Kenya Government Drafts Law to End Discrimination Against HIV/AIDS Sufferers
September 24, 2003
The Kenyan government has drafted a law outlawing discrimination against people with HIV/AIDS, a junior minister said today. "The draft will make it a criminal offense to discriminate against anyone on the basis of their HIV status," said Robinson Githae, the assistant minister in the Ministry of Justice. Githae said the draft law, which would make it illegal for employers to deny a job or promotion to anyone because of HIV/AIDS, was approved by the cabinet on Tuesday and will soon go to Parliament for debate. If passed, the law would also make it illegal for colleges to refuse admission to HIV-positive students and make the deliberate spreading of HIV a criminal offense, said Githae. In addition, insurance companies would be forbidden from denying services to people with HIV or charging them higher premiums. The government estimates some 2.5 million Kenyans are HIV-positive and that around 700 people die of AIDS daily in the country.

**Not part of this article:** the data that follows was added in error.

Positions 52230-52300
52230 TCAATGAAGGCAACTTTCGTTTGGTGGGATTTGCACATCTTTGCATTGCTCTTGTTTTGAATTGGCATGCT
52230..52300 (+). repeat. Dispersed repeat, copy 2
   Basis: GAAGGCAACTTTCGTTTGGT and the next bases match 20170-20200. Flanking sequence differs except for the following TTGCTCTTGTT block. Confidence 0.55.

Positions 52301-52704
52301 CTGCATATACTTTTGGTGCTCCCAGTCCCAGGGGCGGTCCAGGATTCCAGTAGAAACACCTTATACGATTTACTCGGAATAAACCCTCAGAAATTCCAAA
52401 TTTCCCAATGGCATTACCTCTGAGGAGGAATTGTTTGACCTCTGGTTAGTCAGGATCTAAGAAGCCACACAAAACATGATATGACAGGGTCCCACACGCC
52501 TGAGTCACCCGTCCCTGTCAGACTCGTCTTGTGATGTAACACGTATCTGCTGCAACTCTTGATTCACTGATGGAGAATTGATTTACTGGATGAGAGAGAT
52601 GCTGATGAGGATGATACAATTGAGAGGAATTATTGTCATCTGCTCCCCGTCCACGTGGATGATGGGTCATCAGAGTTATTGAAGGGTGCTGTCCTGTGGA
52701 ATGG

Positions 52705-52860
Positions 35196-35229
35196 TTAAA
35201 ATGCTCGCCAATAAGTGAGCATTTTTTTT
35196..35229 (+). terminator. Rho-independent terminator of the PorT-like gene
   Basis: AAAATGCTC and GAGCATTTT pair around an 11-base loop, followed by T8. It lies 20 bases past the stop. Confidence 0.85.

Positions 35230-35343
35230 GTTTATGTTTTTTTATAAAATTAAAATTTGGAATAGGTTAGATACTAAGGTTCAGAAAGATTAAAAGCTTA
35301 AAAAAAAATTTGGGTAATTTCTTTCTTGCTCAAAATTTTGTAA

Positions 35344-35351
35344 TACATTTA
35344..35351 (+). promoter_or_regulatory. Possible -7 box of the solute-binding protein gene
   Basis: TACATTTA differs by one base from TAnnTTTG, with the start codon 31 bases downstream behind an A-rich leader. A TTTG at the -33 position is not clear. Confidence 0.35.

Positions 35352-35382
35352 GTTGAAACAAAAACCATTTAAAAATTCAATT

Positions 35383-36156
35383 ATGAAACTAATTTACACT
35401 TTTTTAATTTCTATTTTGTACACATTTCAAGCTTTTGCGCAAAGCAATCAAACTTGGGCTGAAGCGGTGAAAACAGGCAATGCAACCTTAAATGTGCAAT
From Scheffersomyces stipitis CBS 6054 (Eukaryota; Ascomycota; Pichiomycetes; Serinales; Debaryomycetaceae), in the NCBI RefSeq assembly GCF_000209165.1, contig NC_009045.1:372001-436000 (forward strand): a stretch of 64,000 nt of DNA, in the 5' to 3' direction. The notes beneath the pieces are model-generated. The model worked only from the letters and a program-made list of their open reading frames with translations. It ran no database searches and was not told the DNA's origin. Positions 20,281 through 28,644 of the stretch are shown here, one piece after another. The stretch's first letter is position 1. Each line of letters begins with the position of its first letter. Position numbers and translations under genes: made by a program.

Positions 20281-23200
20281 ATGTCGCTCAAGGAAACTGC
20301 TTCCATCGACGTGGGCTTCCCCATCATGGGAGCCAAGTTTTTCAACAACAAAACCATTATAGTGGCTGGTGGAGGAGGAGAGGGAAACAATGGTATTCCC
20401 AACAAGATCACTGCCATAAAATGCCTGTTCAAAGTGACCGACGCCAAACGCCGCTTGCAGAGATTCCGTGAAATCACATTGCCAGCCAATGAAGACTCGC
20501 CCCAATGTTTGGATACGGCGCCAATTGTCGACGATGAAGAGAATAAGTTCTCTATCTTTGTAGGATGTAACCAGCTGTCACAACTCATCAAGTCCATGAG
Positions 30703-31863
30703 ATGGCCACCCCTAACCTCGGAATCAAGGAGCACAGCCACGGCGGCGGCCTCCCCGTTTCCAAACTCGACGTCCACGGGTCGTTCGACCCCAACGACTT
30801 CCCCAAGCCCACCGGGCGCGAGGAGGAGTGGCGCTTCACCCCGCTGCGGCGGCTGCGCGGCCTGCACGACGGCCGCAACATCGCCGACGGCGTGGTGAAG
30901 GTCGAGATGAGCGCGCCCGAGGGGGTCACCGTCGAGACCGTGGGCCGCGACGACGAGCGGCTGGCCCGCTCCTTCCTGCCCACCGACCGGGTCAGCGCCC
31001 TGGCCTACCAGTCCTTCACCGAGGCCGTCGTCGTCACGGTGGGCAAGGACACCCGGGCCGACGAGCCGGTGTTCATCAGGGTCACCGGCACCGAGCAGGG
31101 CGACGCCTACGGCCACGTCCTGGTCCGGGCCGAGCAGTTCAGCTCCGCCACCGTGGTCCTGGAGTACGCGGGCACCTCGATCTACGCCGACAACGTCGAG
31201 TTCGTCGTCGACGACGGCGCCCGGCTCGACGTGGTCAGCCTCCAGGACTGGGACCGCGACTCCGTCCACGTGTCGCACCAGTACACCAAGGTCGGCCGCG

Agence France Presse
This article was provided by U.S. Centers for Disease Control and Prevention. It is a part of the publication CDC HIV/Hepatitis/STD/TB Prevention News Update. Visit the CDC's website to find out more about their activities, publications and services.